BMW has long touted its cars under the tagline of being the Ultimate Driving Machine. Today’s Nice Price or No Dice X6 is no exception, even considering its hybrid drivetrain. Let’s see what this odd-duck of an SUV could ultimately go for.
There was a question of whether yesterday’s 1991 Mazda MX-5 Miata came with its pictured hardtop at the $6,650 asking price. If it did, many of you commented, it was a slam dunk. If it didn’t, which was the general consensus read from the ad, that price remained more up in the air. In the end, the topless crowd prevailed, and the Miata fell in a 52 percent No Dice loss.
When it comes to BMWs, it’s a far less important consideration as to what’s on top than to what’s under the hood. That’s very much the case with today’s 2010 BMW X6 ActiveHybrid, since it has a very interesting and engaging drivetrain paired with some pretty polarizing bodywork.
The X6 is BMW’s big coupe version of the X5 SUV. It’s a bit bug-like in appearance, what with its hunched-over hatchback body and pepper shaker running boards. In spite of those questionable looks, this one’s subtle ActiveHybrid badges and an extra bulge on the hood signal the presence of an ace up its sleeve. More accurately, it has a pair of electric motors lurking in its transmission. That electrified transmission is a CVT that BMW co-developed with Mercedes-Benz and General Motors. In the X6, the transmission uses two electric motors along with three planetary gearsets to manage power distribution to all four wheels. According to BMW, that allows for greater efficiency, as one motor handles lower speeds and the other everything above. A virtual stepping system is built in, giving the box the feeling of seven ratios.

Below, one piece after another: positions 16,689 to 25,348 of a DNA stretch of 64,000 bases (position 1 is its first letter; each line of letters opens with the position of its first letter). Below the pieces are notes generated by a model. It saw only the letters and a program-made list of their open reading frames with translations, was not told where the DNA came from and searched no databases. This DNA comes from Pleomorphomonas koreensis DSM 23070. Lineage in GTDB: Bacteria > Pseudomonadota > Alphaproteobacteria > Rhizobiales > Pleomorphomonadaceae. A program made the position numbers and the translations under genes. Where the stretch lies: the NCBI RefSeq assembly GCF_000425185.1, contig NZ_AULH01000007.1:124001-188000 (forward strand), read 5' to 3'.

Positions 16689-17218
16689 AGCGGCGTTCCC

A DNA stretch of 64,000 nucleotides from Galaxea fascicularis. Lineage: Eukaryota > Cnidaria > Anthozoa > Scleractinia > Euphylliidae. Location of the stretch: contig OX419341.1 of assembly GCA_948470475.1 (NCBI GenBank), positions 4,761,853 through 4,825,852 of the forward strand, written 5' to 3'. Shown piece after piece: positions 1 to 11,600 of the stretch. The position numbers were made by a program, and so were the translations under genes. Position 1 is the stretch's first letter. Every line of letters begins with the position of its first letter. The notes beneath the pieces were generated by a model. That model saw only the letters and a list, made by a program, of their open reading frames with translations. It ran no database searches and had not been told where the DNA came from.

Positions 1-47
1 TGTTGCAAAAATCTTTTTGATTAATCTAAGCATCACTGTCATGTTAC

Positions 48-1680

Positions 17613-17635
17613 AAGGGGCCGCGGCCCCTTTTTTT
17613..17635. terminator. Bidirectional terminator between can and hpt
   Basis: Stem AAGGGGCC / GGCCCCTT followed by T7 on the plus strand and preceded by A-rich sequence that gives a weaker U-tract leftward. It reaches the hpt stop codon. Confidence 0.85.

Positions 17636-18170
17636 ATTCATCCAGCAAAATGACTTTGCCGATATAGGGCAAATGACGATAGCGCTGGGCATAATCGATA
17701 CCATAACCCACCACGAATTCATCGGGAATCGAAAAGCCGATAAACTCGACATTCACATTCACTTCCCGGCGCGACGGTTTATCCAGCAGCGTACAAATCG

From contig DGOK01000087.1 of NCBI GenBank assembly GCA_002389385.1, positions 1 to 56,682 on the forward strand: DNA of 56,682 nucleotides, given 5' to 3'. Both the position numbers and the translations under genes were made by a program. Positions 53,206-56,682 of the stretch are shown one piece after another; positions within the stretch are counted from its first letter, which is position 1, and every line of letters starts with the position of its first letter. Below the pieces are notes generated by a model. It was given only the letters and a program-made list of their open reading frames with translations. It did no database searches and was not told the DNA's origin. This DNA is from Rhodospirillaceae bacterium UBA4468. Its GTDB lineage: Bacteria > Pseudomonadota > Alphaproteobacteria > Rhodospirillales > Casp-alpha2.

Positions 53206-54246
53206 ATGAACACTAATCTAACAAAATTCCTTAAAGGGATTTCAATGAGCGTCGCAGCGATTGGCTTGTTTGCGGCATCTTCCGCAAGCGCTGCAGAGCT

With the 2.4-kWh nickel-metal hydride battery pack living in the spare tire well, the X6 ActiveHybrid has a little over a mile and a half of range on electric power only. In a world where pure electric cars and trucks are doing 300 miles between charges, that’s laughable. That laughter, however, may just turn maniacal when the 400 horsepower of the 4.4-liter twin-turbo V8 kicks in. With its electric assistants, that can push this version of the X6 to 60 in just a few ticks over five seconds. It’s more efficient than the standard V8 car too, averaging around 18 miles to a gallon of premium.
This Vancouver-located X6 comes in Deep Sea Blue over a white leather interior. The ActiveHybrid model was fully outfitted from the get-go so there are plenty of creature comforts here. The model is also new enough to have a usable navigation system and no superfluous cassette deck. Aftermarket floor mats that wrap up the sides of the footwells are a nice touch.
There are 132,000 miles on the car, and those don’t seem to be reflected in the bodywork. There aren’t any noticeable issues with the paint or the 20-inch alloy wheels — or even those funky running boards. According to the ad, the wheels were fitted with new tires a little over a year ago. Those seem to still have plenty of tread.
This is a clean-title car and one that originally left the dealer at a cost of over $90,000 U.S. Here we are, only 11 years later, and the asking price is a mere fraction of that — $18,888 Canadian. Now, I’m not going to ask you to do math this early in the day, especially not during a pandemic. Instead, I’ll do it for you. At the current exchange rate, the Canadian dollar is tracking at about 79 percent of what the U.S. dollar is worth. That puts this car’s $18,888 Canadian price at $14,997 in U.S. money. What do you think about this X6 now?
Does this unique vehicle seem to be worth that kind of cash as it is described in its ad? Or, does that exchange simply not rate?
H/T to Larry D. for the hookup!
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